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To want my family and friends to just get over my 'surprise' birth and stop mentioning it.

(25 Posts)
AmIWhatAndWhy Mon 06-Oct-08 23:29:40

Oh, and stop worrying that I'm pregnant again. Feels great to know I've put on a few pounds by everyone yelling 'baby' at me.

DD was born on my mums floor delivered by a paramedic who himself didn't even think I was pregnant, he thought it was an especially painful miscarriage. She was a perfectly healthy little girl, when I just thought I'd pulled a muscle or had food poisoning. Shock and awe. We took a long while to adjust to a baby we didn't expect but she has slotted in brilliantly (born 3 days short of a year after her brother, they are best of friends)

Almost two years on I still have my own issues to deal with about it, let alone having to deal with comments from others. Oh I'm mad.

lisad123 Mon 06-Oct-08 23:31:26

i think maybe if it bothers you so much say something, but must have been a great shock for you and everyone.

ScareyBitchFeast Mon 06-Oct-08 23:32:24

have you told them to stop going on about it
go on, tell them
i am sure they mean well but obviously the joke has worn thin

cheesesarnie Mon 06-Oct-08 23:32:36

how old is she?if still new then yabu -i think id be in shock if someone close to me popped out a suprise baby.if shes 14 then no yanbugrin

cheesesarnie Mon 06-Oct-08 23:33:00

ooh missed 2 year bit at end

onepieceoflollipop Mon 06-Oct-08 23:33:30

I think perhaps that you need to tell them (or perhaps your dp tell them if you have one) that actually you don't want to talk about it any more. Sounds like you have had a really difficult time.

Have you ever had/considered any counselling to talk through what happened with someone neutral?

lisad123 Mon 06-Oct-08 23:35:34

my mum and dad have this horrible habit of retelling old jokes that wear thin quickly. tell them enoughs enoughs.

AmIWhatAndWhy Mon 06-Oct-08 23:36:01

It was a shock for everyone, and my family were brilliant at the time.

Maybe they joke as a way to deal with it. But I hate it, and I dread to think what I'll tell DD when she's older and asks her birth story. Her brothers was amazing, and the pregnancy was amazing, for her I have nothing.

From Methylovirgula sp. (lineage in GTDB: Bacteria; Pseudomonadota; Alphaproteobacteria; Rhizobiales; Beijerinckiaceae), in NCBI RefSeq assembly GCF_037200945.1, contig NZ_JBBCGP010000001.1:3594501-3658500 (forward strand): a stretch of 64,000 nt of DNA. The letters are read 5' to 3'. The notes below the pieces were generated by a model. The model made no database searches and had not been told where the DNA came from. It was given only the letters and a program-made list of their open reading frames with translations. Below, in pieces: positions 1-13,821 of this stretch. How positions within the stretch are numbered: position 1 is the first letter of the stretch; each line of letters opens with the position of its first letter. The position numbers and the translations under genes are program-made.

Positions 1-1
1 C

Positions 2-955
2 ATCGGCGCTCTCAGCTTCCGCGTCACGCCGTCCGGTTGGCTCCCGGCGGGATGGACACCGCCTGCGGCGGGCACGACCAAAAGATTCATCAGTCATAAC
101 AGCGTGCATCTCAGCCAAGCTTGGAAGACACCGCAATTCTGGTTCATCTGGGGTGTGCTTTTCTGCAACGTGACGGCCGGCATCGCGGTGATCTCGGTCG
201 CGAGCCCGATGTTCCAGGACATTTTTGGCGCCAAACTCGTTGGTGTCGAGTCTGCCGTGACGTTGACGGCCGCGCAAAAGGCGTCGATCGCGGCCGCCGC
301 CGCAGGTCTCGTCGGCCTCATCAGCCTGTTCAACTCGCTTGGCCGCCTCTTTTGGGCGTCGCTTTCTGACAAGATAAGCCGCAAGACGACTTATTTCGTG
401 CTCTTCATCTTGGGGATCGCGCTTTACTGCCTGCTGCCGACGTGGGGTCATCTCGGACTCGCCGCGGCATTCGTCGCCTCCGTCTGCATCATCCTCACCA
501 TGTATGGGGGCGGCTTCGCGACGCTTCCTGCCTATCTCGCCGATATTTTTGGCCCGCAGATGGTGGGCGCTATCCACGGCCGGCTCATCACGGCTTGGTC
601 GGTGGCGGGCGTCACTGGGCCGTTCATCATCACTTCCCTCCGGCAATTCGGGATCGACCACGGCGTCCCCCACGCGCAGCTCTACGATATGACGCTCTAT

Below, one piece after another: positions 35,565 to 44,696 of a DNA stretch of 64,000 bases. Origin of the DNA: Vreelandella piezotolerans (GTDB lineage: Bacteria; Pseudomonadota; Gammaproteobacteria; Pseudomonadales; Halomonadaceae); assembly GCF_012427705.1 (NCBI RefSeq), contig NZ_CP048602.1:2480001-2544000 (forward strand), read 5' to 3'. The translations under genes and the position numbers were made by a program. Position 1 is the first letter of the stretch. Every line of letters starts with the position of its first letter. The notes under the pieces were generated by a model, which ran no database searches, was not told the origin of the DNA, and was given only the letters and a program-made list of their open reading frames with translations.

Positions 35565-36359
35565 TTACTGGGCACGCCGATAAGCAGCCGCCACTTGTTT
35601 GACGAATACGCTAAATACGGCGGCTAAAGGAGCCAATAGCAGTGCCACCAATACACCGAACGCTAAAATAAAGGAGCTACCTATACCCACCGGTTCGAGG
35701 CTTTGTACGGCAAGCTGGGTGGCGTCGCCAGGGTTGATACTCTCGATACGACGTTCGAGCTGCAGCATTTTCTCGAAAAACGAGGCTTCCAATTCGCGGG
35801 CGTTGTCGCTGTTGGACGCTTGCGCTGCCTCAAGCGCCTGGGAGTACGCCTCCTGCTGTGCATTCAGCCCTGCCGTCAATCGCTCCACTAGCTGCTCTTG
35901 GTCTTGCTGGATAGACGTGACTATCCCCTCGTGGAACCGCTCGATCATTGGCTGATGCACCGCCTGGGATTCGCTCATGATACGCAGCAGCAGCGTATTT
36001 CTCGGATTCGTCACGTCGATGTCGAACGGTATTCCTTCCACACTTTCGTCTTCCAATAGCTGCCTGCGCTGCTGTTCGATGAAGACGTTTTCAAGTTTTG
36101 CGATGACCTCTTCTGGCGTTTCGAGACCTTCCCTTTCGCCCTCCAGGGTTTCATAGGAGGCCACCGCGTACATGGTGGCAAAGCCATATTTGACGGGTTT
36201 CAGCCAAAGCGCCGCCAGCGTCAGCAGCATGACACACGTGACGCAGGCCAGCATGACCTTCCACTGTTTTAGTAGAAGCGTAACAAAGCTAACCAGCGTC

AmIWhatAndWhy Mon 06-Oct-08 23:38:10

Thanks to all, I'm regretting putting this in aibu now, might have been better in relationships.

I'm just stressing out at the moment after a few comments, and earlier sorting out photos I looked through our 'new baby' cards and all of DD's mention the surprise. It makes me feel I've failed her.

cheesesarnie Mon 06-Oct-08 23:39:54

i think its an amzing birth story to tell your dd!

onebatmotherofNormanBates Mon 06-Oct-08 23:42:21

But you haven't failed her, my dear?
You will worry about not having done yoga/folic.. but won't she have an astonishing story to tell everyone?
Her birth was truly amazing - she is one in a million, and strong and determined, and after you got over the shock you wouldn't have swapped her for the world.

AmIWhatAndWhy Mon 06-Oct-08 23:51:01

I'm not so sure.

Granted as I had a new baby to look after I only went out twice and drank maybe two glasses of wine, spent a lot of time lying around feeding and certainly didn't eat any soft cheeses or deli meats wink

But seriously, I just don't understand it. How could I not know, how could I miss that bond?

And I still think my family still think I knew all along and hid it, and think a tiny little bit sometimes that so does my DP (soon to be H). sad

LynetteScavo Mon 06-Oct-08 23:51:05

You haven't failed her at all!

Have you had problems bonding with her? I think I would have.

What happened must have been a huge shock for you - possibly traumatic.

I think you need to be direct and tell people you don't want to hear about you popping any more babys out.

AmIWhatAndWhy Mon 06-Oct-08 23:55:26

Oddly I bonded with her far far easier than with DS.

My only regret is I didn't even attempt breastfeeding. It wasn't so simple as she was born on my mums floor and all was good (as you can imagine)

We had to go to hospital as she was small, and we had interviews with social services etc before we could leave. Everyone else seemed to take over as I was in massive shock for the first week or so. I just thank god I have such a wonderful family that helped us through it.

AmIWhatAndWhy Mon 06-Oct-08 23:57:19

Sorry this is a bad time to just be ranting here, I'm not really getting my point across, or sticking to the original point.

I'm tired, hormonal, and upset. Best go to bed.

onebatmotherofNormanBates Tue 07-Oct-08 00:28:03

Sorry, AIWAW. Hope you feel better tomorrow.

Tortington Tue 07-Oct-08 00:30:54

what am amaxing and interesting occurance

one might read it in a magazine - not wonder people talk about it - its intersting and unusual

i dont blame them

congrats btw